As people begin to contemplate what comes next, albeit with the future still very much uncertain, Lianne is urging clients to consider what learnings and opportunities could arise from the crisis.

Creating unexpected opportunities

“The question is, what are you going to learn during this period that has allowed you to grow as a leader and to help your team to grow? And some folks are ready for those conversations,” she says.

The crisis has also created unexpected opportunities for some clients.

“One of the leaders I have been coaching for a while has had some struggles finding her voice with her team. She is a more introverted person, and keeps a lot to herself. People want to hear from her and we’ve been working on how to speak up in a clear and authentic way, to find her own voice,” she says.

“She is flourishing right now. In some ways, as an introvert, the lockdown situation plays to her strengths. She has more solo time to think through how she wants to communicate, she’s meeting more frequently, albeit virtually, with her team, and she’s learned how to provide concise, clear feedback,” she says.

“She’s seeing the benefits, and she is feeling more confident as a result. I am hearing in her this belief in herself that wasn’t there before.”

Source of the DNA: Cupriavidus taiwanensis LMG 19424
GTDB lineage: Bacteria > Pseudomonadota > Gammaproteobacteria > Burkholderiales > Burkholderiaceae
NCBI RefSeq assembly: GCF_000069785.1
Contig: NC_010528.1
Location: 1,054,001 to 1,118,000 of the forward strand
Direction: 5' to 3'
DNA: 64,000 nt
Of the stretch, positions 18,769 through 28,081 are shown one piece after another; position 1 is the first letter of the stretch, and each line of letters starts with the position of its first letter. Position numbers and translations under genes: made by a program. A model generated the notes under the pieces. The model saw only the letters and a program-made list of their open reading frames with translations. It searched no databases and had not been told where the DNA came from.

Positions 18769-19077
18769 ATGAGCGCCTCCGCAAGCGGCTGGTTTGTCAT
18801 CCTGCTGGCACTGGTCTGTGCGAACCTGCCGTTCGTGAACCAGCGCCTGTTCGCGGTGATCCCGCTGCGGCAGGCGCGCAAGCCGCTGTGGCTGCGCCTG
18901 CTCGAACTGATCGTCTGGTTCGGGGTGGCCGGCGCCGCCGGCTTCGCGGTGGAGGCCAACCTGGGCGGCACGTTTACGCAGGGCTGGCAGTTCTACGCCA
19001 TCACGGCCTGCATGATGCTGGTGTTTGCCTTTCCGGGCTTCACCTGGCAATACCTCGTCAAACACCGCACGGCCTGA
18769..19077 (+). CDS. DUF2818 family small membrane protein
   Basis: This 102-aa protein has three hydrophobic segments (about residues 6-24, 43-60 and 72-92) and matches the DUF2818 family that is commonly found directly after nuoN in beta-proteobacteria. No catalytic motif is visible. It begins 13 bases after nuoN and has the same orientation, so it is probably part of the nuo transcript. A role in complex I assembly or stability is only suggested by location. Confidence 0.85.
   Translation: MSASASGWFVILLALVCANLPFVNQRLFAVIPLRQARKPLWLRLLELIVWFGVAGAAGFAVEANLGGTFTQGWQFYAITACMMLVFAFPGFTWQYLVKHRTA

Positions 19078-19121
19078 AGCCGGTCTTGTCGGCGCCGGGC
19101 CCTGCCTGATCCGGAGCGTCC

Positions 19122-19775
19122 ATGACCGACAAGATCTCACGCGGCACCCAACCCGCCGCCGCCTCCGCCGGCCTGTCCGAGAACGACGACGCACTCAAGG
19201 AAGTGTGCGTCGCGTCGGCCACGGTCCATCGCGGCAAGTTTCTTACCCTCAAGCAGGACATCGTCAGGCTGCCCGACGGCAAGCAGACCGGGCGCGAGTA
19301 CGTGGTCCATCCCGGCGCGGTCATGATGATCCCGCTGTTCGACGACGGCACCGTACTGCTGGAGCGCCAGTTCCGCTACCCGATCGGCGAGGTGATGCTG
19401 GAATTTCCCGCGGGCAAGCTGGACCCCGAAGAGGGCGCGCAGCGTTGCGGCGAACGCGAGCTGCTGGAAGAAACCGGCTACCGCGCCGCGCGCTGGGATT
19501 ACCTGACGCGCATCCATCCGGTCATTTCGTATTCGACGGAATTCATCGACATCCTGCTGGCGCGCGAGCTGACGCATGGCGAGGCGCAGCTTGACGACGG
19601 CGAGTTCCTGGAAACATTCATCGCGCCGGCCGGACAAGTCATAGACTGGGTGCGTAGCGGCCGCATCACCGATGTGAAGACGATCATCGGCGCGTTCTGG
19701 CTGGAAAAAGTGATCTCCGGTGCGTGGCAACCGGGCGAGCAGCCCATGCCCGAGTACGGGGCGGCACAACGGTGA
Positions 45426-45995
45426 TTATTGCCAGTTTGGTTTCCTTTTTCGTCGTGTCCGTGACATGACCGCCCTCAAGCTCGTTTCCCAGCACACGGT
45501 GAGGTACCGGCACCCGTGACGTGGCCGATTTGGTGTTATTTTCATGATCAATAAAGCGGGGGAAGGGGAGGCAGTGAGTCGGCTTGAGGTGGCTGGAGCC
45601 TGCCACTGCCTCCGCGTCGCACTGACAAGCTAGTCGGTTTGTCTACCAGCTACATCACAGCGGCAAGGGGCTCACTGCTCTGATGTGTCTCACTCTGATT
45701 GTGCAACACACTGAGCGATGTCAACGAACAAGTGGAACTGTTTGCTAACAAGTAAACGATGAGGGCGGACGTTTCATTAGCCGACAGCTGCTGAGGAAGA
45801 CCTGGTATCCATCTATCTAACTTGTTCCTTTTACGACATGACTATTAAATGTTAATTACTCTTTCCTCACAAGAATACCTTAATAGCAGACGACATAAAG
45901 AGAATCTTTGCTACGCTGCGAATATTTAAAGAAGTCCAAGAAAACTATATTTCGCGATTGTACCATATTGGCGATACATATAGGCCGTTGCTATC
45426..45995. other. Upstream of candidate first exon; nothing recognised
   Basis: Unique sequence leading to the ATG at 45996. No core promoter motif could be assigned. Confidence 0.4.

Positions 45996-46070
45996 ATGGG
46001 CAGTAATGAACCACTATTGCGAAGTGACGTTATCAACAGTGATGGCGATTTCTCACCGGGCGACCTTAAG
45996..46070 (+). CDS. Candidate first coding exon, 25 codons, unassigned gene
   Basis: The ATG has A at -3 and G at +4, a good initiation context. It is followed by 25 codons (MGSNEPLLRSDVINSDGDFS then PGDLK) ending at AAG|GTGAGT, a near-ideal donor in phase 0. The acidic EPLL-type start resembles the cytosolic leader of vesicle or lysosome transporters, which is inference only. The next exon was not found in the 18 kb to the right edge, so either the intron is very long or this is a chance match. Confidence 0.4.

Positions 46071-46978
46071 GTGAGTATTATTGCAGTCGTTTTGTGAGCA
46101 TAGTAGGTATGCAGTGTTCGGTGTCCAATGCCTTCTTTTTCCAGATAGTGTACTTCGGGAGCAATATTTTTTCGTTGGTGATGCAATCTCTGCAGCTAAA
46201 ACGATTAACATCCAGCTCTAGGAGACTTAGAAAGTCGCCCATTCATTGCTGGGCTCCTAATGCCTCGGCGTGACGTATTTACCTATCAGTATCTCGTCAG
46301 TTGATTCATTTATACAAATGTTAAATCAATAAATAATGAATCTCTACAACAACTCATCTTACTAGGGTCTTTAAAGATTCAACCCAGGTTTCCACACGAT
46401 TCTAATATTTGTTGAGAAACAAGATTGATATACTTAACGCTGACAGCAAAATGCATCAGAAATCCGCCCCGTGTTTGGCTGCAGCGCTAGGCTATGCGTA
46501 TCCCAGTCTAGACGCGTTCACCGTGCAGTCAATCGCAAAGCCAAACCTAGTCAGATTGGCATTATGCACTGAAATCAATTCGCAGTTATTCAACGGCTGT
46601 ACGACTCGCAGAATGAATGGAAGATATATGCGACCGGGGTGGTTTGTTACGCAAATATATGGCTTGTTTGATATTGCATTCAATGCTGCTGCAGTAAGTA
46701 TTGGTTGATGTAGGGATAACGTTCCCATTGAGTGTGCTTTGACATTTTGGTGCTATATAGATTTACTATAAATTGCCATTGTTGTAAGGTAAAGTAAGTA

Over the coming months, Lianne sees an important role for coaches in helping people recover from the trauma of the pandemic and the societal and economic havoc it has created. For some, there could end up being a silver lining – a chance to reinvent themselves, their jobs or their organizations.

“I’m seeing it as a chance for people to hit reset on how we do business, how we work together as a team, who we want to be as leaders,” she says.

“As people come out of hiding, it will be an opportunity to try to make meaning out of this and determine what they are bringing back into this new world, because it is not going to be the same.”